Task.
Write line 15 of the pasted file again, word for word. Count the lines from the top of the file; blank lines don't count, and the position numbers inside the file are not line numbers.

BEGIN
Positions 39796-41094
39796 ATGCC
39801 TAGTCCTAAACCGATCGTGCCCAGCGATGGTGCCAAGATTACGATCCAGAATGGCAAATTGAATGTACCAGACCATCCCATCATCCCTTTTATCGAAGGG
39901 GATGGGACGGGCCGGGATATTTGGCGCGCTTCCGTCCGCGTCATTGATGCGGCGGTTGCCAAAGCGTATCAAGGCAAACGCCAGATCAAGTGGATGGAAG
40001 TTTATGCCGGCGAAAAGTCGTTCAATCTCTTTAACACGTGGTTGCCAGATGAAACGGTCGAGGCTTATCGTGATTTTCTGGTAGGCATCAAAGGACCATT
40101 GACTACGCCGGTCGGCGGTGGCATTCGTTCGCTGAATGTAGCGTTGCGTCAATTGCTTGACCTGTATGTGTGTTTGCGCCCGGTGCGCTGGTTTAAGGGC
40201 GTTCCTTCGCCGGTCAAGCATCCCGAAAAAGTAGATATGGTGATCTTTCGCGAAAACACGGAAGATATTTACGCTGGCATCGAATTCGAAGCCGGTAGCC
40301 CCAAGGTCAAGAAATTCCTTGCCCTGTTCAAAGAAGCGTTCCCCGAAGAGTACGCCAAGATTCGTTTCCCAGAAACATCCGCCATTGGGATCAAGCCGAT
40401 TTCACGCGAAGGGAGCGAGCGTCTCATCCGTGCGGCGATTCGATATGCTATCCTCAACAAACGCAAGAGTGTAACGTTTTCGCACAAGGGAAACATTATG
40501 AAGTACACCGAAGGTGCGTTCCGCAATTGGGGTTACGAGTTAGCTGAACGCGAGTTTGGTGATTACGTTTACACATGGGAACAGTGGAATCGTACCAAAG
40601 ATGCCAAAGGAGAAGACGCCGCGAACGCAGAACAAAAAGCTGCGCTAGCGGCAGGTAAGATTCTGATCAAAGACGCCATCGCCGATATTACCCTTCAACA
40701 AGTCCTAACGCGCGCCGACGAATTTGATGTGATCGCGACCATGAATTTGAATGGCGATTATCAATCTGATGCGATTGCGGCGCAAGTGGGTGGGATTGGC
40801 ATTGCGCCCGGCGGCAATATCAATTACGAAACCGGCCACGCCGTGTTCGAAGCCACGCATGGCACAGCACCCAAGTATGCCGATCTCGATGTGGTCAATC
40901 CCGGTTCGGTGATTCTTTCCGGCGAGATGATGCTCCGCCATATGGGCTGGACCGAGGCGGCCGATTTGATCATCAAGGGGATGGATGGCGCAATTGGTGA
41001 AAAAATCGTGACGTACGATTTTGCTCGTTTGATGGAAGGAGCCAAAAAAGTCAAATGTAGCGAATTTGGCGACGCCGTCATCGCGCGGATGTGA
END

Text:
41001 AAAAATCGTGACGTACGATTTTGCTCGTTTGATGGAAGGAGCCAAAAAAGTCAAATGTAGCGAATTTGGCGACGCCGTCATCGCGCGGATGTGA